English law prohibits (in certain fields - e.g. employment) both direct and indirect discrimination in relation to a "protected characteristic". Protected characteristics include "race", the definition of which includes colour, ethnicity, and national origins.
An example of direct discrimination would be if you required an employee to be of a particular ethnicity or not of a particular ethnicity - e.g. Welsh.
An example of indirect discrimination would be requiring employees to be at able to speak Welsh, which would mean that the percentage of English people who were eligible was considerably less than the percentage of Welsh people who were eligible. The thing about indirect discrimination is that is is allowed if it is a "proportionate means of achieving a legitimate aim" - so obviously requiring a teacher of the Welsh language to be able to speak it is fine but requiring a fork-lift truck driver in a warehouse in London to speak Welsh would probably not be.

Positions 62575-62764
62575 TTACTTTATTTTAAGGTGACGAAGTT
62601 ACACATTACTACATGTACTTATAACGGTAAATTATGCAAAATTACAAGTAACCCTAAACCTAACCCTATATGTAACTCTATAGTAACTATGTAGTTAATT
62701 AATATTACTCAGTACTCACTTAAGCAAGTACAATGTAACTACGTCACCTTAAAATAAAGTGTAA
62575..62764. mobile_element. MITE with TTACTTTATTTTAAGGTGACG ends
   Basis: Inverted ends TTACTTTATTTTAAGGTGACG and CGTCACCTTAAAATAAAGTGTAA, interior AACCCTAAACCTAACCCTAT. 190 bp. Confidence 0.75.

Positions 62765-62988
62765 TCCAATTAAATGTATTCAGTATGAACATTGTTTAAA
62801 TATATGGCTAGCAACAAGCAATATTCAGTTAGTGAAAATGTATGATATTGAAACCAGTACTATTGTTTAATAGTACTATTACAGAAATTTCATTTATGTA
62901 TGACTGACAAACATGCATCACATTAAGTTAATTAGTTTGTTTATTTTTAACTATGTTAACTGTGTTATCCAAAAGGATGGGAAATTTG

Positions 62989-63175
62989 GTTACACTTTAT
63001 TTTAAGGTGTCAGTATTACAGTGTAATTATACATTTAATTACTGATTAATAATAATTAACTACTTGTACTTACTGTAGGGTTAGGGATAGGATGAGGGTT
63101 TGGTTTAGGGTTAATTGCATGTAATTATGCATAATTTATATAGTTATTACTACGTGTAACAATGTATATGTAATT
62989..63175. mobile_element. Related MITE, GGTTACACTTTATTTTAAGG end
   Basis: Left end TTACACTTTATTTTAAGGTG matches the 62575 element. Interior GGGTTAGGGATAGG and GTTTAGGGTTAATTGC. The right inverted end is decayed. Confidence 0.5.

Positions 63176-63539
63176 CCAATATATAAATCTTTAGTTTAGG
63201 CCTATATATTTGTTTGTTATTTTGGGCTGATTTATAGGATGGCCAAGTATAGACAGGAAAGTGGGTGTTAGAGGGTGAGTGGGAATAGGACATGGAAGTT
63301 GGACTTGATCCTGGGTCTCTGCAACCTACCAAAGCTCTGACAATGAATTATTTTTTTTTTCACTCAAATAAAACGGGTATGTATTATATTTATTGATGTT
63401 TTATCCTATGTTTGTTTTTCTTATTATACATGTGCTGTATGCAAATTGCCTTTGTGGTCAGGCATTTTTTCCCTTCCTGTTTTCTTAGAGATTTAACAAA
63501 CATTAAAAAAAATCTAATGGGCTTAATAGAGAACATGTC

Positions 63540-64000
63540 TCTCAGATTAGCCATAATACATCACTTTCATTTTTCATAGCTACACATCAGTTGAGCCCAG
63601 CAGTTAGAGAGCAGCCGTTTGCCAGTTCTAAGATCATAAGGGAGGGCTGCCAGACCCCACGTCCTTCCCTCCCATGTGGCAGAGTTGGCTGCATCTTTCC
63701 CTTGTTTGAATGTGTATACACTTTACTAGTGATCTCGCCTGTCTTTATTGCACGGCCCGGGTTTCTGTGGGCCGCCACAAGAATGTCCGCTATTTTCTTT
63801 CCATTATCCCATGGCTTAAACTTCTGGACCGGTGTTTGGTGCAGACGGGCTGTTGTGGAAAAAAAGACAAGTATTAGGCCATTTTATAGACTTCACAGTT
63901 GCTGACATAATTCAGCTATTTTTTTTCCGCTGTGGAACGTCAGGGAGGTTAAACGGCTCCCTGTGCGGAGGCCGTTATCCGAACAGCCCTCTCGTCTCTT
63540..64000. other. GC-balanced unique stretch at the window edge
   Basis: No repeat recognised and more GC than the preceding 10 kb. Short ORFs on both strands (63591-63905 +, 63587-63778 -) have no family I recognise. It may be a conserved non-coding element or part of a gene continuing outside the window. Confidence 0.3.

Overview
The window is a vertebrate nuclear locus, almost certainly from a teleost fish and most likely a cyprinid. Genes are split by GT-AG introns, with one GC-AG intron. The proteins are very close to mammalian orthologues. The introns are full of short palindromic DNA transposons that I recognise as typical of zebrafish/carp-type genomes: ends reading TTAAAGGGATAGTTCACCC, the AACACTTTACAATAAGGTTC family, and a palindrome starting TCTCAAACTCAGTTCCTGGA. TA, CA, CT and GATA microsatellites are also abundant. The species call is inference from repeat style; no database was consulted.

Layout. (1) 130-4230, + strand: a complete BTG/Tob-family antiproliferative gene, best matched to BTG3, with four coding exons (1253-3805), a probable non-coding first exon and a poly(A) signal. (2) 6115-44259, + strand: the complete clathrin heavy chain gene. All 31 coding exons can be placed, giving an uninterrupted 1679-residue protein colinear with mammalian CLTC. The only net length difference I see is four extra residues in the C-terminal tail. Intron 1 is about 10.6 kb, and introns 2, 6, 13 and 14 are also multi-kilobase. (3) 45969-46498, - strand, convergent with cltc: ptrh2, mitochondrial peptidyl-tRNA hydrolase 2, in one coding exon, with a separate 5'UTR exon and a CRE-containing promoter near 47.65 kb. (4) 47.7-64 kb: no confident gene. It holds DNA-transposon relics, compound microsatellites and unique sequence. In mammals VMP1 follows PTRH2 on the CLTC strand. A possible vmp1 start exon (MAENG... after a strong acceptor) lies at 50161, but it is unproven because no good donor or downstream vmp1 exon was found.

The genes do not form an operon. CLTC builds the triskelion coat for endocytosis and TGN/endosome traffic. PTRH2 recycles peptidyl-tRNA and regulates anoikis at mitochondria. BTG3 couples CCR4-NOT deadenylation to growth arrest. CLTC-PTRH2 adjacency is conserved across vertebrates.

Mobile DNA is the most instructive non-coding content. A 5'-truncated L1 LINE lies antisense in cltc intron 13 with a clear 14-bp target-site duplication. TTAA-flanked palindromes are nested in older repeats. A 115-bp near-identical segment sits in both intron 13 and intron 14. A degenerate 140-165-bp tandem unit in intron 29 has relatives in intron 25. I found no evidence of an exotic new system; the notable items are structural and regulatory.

So although language is not itself a protected characteristic, language discrimination can sometimes be indirect race (i.e. ethnicity) discrimination. The same could be true, in the right circumstances, for accent discrimination.
There must be very few, if any, circumstances in which requiring someone to have (or not to have) a particular accent could be "a proportionate means of achieving a legitimate aim" but the main difficulty in any claim would be the prior question of whether it could constitute indirect discrimination on grounds of ethnicity/national origins etc. in the first place I.E. would such a requirement affect members of one ethnic group more than another?
It might be difficult to argue that variations in accent in different English or Welsh regions correspond sufficiently with ethnic differences for accent discrimination to constitute indirect race (i.e. ethnic) discrimination. But I can see that indirect discrimination might be possible with regard to country differences. For example requiring employees not to have an Australian accent would, I think, be indirect discrimination on grounds of "race" (the definition of which includes national origins and ethnicity).